A hall of fame induction is an accomplishment only a select few people experience in their lifetime; and even fewer are fortunate enough to call multiple halls of fame home.
Former UW-Eau Claire wrestling head coach Don Parker was inducted into the NWCA Division III Wrestling Coaches’ Association 2014 Hall of Fame on March 13. Parker said his induction was meaningful because his peers nominated him.
“I’ve been inducted into a number of hall of fames and each one has their own special meaning,” Parker said.
Parker is a member of seven halls of fame. He was inducted into the North High School Hall of Fame in 1986, the NCAA Division II Hall of Fame in 2000, the Iowa Glen Brand Hall of Fame in 2007, the National Wrestling Hall of Fame-Wisconsin Chapter in 2010 and the UW-Eau Claire Hall of Fame in 2013.
He is also a member of the 1964 Northern Iowa football team that was inducted into the Panthers’ Hall of Fame.
Director of Athletics Scott Kilgallon met Parker in 2004, while Parker was the Blugolds’ head coach. Kilgallon said Parker’s passion for his job and for his wrestlers was apparent from the forefront.
“I would take a lot of trips down to the wrestling room to watch practices and you could see and feel the intensity level in how he conditioned them and got them ready for competition,” Kilgallon said.
Parker’s passion for wrestling started in his hometown of Hawkeye, Iowa. He was a state champion in high school and went on to win two NCAA Division II titles as a wrestler.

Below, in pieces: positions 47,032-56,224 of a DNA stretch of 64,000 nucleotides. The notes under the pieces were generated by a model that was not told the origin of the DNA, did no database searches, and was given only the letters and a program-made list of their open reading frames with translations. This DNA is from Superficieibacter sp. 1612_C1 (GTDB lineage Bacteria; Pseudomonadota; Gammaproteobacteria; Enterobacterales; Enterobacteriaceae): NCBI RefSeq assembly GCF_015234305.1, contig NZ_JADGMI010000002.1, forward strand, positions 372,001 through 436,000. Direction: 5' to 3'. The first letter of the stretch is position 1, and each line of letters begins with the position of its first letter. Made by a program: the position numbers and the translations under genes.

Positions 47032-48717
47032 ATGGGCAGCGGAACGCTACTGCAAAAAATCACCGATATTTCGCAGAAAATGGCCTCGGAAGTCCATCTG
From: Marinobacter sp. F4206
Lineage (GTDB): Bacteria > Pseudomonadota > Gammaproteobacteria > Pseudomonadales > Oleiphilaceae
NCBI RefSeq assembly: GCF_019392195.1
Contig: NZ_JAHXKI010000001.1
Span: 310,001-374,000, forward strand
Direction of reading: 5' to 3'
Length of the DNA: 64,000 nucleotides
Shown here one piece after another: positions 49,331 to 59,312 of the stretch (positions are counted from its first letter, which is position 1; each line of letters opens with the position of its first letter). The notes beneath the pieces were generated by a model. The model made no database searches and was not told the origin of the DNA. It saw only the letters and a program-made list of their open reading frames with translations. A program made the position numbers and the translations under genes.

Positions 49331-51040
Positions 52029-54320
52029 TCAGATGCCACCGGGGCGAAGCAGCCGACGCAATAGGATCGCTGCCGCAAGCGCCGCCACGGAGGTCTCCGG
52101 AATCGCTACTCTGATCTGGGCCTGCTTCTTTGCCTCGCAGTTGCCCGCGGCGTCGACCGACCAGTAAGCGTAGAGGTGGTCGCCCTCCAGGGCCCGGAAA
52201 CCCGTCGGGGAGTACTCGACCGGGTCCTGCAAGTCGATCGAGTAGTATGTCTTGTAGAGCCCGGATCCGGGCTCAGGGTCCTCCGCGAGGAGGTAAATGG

Before arriving to Eau Claire, Parker held stints with several colleges and high schools as a head coach. In 1977 he took the job and remained at the university for 32 years.
During Parker’s 21st season here, he was a victim of a tragic accident. Parker fell from a tree stand after his seat collapsed. The fall left him an incomplete quadriplegic and he was forced to coach his final eleven seasons in a wheelchair.
Kilgallon said anyone who has gone through what Parker did has every reason to be completely negative and mad at the world, but instead he is one of the most positive people he has ever met.
“He deals with the bad cards that were delivered to him and he continued to go on to do what he loves in developing young people and coaching them as wrestlers,” Kilgallon said.
Parker said he credits the sport of wrestling, his rehab and his family for helping him maintain his positive attitude on life. He said the accident was something that just happens and he had to go on in life because for those who do not, life becomes miserable.
Parker still lives in Eau Claire with his wife Carol. The two have three daughters and four grandchildren. Parker said he considers himself blessed. He still has his mind and is fairly physical with his upper body, and he can also drive a vehicle.
Kilgallon said Parker left a legacy at Eau Claire and Parker has been one of his favorite coaches during his time here.
“In all sports, coaches need to strive to make strong connections with their student-athletes,” Kilgallon said. “That is something Coach Parker